by Graham Pierrepoint
Facebook is arguably the foremost social network on the web – after almost fifteen years at the forefront of digital communication, the Big Blue F continues to pull in millions of users worldwide. It has, however, been feeling the pinch from newer contenders in the market such as Snapchat and Instagram – and while the network has largely rolled with the punches that such rivals have been bringing, it remains to be said that the site has all been for reinvention over the years in an effort to stay relevant. The site’s current concerns, it seems, revolve around exactly how we’re using the site – and after renewed focus on attempting to encourage users to get more ‘personal’ with the way they use the service, it seems that the network’s staff are increasingly concerned about how their users intend engage with one another going forward.
Facebook was designed to be a social tool, one which you could safely share memories, photos and life events on with those you may not see on a regular basis – however, since 2014, the world has changed dramatically – and it seems that our Facebook posts, and user behavior, has changed beyond all recognition. Facebook, according to The Independent, is concerned about a phenomenon termed as ‘context collapse’ – which is coming around as less and less people are sharing personal moments on the platform, instead choosing to offer snapshots and stories through services such as Snapchat.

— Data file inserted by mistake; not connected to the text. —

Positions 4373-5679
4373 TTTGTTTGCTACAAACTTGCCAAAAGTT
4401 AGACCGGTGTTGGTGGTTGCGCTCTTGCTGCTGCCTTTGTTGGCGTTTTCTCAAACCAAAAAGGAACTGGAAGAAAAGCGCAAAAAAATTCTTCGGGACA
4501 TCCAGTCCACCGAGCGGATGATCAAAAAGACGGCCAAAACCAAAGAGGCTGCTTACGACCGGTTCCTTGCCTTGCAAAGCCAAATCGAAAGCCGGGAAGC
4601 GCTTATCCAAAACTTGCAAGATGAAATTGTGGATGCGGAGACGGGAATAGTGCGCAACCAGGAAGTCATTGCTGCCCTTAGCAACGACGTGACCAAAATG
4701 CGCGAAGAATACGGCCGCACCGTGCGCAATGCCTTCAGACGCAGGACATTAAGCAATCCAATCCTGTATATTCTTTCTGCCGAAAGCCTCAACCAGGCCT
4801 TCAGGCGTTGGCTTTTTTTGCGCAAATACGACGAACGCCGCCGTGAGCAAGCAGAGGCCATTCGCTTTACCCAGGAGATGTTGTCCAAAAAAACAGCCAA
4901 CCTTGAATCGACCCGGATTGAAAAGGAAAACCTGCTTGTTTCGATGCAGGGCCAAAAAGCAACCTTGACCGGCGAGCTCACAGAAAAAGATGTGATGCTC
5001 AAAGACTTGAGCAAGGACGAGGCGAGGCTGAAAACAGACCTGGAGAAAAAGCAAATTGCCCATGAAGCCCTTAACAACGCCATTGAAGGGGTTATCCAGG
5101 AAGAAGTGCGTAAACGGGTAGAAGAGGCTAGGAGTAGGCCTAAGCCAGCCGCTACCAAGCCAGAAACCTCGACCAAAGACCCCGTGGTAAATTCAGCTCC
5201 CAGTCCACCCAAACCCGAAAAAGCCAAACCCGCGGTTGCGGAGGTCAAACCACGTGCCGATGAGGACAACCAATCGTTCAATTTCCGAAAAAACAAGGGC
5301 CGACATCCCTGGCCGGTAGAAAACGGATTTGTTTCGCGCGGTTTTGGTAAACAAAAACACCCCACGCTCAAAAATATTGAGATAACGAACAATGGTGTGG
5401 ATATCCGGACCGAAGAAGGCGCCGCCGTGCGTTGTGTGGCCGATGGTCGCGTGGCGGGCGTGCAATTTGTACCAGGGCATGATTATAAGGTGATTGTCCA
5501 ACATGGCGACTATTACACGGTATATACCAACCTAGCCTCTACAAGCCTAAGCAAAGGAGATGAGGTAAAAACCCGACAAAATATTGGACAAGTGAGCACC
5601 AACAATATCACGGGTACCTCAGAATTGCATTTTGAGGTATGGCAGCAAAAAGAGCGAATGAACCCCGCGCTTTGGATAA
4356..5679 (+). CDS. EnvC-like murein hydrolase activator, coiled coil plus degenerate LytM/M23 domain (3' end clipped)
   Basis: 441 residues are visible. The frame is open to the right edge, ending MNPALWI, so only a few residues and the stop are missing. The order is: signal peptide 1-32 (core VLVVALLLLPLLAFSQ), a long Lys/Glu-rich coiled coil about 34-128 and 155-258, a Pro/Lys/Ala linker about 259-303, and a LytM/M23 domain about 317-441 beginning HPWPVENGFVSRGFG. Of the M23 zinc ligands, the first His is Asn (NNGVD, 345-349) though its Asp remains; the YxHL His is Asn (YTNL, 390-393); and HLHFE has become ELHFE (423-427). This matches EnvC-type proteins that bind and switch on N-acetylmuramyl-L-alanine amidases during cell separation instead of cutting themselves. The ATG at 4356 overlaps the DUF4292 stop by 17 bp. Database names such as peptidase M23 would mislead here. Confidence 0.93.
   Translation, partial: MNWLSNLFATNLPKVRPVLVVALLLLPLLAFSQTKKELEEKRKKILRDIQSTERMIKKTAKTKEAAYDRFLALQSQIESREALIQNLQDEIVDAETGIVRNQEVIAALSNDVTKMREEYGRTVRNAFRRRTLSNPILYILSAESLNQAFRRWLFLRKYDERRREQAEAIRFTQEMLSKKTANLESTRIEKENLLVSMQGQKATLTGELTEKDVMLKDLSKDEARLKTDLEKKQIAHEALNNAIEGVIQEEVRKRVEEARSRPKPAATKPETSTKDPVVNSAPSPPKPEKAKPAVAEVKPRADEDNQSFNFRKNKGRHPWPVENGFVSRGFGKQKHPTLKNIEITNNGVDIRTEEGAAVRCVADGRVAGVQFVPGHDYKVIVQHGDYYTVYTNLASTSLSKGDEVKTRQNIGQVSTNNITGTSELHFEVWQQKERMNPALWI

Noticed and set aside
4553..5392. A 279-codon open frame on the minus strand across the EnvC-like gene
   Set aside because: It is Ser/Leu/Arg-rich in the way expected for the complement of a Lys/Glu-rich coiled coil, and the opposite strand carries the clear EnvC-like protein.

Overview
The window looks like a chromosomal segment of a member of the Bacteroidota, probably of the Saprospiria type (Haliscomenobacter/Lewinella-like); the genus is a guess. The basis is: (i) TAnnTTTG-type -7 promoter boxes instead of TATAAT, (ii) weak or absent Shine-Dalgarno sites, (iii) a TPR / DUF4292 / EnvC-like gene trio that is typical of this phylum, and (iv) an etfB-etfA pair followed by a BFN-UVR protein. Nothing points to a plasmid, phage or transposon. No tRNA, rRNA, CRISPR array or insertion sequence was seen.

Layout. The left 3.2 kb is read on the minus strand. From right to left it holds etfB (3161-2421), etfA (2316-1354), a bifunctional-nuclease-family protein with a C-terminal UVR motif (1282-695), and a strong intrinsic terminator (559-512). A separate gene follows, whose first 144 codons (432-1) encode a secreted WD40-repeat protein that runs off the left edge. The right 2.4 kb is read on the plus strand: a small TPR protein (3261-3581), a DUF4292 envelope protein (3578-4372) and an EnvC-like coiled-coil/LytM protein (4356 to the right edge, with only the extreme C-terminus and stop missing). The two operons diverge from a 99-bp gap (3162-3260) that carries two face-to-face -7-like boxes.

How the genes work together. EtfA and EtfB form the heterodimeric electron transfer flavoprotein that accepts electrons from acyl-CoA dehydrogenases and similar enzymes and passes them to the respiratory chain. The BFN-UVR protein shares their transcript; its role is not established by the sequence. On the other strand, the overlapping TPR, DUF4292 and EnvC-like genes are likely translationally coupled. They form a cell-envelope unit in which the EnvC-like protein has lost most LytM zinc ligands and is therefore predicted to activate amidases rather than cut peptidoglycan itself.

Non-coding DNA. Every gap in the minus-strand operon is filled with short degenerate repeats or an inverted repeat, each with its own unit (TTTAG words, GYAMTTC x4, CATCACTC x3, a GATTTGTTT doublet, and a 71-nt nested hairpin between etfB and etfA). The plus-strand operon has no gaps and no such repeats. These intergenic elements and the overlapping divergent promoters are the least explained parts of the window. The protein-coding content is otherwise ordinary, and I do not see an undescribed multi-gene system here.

This is a big concern for Facebook, as they having been pushing to engage users on ‘personal sharing’ for some time – the platform has grown into a hybrid of political discussion, meme-sharing and more besides – and has seemingly evolved beyond the social stratosphere it cultivated in the early 00s. Social media is growing to the extent where we simply aren’t using it for personal means as much anymore – it’s become an extension for our personalities and beliefs.
Facebook is therefore set to encourage personal sharing as much as possible – possibly in the fear that they will lose personal posting to emerging contenders such as Snapchat, who have grown considerably in the past few years. Snapchat, in fact, refused a buy-out from Marc Zuckerberg’s brand – meaning that the fight for top social engager is still very much on. No matter what you use Facebook for, however, it has successfully cemented itself into our lives as an essential part of our culture – like it or not!